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The <em>WSJ</em> Calls Sam Arbesman's <em>The Half Life of Facts</em> "Delightfully Nerdy"
Science | November 19, 2012

The WSJ Calls Sam Arbesman's The Half Life of Facts "Delightfully Nerdy"

While Samuel Arbesman has taught us that empirical facts are in a constant state of flux, one fact that seems to be unwavering is the positive response to his book, The Half-Life of Facts. A recent Wall Street Journal review describes Facts as, "delightfully nerdy" and the reviewer writes that it "shows us convincingly that knowledge changes." The book covers a great deal of ground in its 200 pages; it teaches us that what we know to be true may not remain that way forever, and that science is always advancing and changing. The review of the applied mathematician's book focuses extensively on the ways that Arbesman says facts can change—two of which being the margin of human error and overlapping studies. For example, in 1870 a German chemist incorrectly proposed that spinach had 35 milligrams or iron per serving. In reality, it only has 3.5 milligrams, and he had missed a decimal point when transcribing the data from his notebook. It wasn't until years later the fact was corrected!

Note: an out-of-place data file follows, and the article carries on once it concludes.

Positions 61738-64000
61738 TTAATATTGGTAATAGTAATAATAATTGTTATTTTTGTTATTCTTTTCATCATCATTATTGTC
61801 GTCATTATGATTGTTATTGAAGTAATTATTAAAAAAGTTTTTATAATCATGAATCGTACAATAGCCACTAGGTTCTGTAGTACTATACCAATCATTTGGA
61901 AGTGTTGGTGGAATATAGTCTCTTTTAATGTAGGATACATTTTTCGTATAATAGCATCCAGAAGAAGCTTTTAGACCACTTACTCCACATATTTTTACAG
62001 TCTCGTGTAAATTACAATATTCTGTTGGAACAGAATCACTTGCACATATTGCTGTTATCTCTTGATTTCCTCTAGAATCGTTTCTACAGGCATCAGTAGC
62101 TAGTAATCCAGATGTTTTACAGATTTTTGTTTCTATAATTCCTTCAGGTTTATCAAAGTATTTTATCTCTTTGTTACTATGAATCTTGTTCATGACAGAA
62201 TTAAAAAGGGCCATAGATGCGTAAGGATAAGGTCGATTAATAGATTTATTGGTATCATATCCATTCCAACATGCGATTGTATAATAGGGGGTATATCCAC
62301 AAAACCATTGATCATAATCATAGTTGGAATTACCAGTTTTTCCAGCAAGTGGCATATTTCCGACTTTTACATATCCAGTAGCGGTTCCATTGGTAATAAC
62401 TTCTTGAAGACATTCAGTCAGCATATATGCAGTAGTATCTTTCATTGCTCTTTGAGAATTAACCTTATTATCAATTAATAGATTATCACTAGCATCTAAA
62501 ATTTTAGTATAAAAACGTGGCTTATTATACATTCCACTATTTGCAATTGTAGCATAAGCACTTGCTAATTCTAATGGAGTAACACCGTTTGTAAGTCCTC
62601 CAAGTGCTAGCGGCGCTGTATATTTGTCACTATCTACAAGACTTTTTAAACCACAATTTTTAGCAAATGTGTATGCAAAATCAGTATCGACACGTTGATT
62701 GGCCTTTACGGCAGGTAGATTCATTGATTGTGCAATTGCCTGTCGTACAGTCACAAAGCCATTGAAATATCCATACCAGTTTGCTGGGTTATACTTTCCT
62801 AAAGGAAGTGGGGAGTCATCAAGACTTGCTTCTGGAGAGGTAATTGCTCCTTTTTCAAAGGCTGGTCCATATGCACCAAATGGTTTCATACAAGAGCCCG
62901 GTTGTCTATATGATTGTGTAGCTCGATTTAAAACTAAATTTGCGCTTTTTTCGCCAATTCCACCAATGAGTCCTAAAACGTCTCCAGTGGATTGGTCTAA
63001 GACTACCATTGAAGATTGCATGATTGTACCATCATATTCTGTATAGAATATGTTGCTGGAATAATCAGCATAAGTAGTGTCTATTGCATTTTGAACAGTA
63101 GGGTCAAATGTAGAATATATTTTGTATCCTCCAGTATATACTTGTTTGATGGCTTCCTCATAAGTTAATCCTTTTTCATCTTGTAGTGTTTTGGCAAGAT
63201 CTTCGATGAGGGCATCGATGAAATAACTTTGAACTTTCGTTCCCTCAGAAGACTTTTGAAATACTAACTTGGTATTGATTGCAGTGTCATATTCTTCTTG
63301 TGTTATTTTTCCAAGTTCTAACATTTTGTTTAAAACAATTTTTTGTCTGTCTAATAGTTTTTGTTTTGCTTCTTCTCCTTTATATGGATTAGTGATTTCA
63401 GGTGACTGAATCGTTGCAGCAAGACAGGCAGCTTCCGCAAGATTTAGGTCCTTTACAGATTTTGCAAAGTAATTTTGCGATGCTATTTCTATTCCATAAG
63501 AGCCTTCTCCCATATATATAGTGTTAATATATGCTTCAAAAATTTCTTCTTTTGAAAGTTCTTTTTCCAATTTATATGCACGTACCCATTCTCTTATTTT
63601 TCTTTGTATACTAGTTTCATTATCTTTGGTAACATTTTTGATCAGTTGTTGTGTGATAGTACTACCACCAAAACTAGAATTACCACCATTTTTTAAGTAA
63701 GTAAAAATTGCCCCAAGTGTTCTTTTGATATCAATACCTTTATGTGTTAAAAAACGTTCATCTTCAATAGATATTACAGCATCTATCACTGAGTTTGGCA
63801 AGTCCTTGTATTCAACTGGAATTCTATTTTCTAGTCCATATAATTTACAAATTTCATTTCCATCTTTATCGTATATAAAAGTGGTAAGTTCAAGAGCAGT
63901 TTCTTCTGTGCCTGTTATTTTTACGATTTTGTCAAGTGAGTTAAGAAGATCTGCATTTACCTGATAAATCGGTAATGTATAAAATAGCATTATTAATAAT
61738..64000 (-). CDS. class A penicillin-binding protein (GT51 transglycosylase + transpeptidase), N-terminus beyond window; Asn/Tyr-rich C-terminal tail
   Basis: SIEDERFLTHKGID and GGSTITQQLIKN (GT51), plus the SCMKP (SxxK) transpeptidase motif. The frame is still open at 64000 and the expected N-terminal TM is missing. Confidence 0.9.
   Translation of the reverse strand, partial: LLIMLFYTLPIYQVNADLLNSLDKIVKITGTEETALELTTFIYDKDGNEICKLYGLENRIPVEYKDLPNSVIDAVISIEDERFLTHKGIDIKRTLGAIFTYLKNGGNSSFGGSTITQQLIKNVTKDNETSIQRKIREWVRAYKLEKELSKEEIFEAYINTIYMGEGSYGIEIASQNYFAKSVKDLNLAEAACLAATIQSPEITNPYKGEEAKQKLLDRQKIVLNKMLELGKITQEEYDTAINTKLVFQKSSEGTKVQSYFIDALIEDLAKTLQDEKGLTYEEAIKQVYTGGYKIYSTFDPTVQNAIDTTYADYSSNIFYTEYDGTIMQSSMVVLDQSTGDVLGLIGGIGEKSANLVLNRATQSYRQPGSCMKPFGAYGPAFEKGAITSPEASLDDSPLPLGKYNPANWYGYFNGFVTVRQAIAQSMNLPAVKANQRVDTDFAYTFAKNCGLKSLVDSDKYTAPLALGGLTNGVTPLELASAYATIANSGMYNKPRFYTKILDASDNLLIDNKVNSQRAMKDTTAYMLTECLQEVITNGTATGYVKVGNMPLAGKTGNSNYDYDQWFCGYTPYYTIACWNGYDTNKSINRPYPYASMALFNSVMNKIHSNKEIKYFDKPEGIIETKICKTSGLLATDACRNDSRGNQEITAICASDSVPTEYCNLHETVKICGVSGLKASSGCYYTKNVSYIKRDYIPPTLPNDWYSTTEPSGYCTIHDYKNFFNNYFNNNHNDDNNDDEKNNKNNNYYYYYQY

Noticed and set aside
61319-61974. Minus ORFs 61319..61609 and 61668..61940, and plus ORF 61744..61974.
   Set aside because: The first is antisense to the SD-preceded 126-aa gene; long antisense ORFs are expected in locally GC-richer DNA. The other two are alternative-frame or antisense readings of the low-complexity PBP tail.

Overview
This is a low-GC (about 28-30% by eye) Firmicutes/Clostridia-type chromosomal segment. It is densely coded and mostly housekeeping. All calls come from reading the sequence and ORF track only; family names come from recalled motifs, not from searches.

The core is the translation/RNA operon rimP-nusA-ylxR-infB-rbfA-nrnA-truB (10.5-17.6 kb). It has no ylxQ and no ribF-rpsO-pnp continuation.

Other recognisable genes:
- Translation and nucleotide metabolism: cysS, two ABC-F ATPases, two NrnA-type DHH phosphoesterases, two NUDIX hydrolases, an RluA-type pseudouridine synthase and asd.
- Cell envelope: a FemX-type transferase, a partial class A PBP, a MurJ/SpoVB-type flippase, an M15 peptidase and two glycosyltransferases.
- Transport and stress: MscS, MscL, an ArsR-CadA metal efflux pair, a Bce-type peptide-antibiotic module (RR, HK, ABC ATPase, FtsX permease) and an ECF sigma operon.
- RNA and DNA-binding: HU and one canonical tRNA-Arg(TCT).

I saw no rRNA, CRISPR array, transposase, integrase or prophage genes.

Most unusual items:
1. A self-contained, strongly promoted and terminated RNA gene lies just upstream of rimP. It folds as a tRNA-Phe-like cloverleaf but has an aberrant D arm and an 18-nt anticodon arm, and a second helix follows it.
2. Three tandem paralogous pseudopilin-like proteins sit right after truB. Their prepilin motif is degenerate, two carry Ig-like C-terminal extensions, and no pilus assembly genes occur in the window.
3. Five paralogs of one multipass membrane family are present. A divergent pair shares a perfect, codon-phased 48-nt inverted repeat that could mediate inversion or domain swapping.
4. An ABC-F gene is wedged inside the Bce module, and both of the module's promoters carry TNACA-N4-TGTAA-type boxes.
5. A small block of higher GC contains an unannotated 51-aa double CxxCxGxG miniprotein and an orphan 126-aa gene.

Another example is the Brontosaurus/Apatosaurus debacle. For a century, we believed that the Brontosaurus was the name of a dinosaur. However, it was eventually found that the Brontosaurus had already been discovered years earlier under the name Apatosaurus—and the Brontosaurus never really existed. These two examples may make some people worry that they will never know what to believe, seeing as facts change so often. However, Arbesman says that there is a way to navigate these changes. "Far better than learning facts is learning how to adapt to changing facts," he says, adding that we need to "stop memorizing things."

Arbesman is a Senior Scholar at the Ewing Marion Kauffman Foundation and a fellow at the Institute for Quantitative Social Science at Harvard University. He is also a contributor to Wired. His book, The Half-life of Facts, has sparked a major debate in the scientific and non-scientific communities alike. He is adept at bringing his research to the masses, explaining scientific theory with ease in his engaging keynotes.
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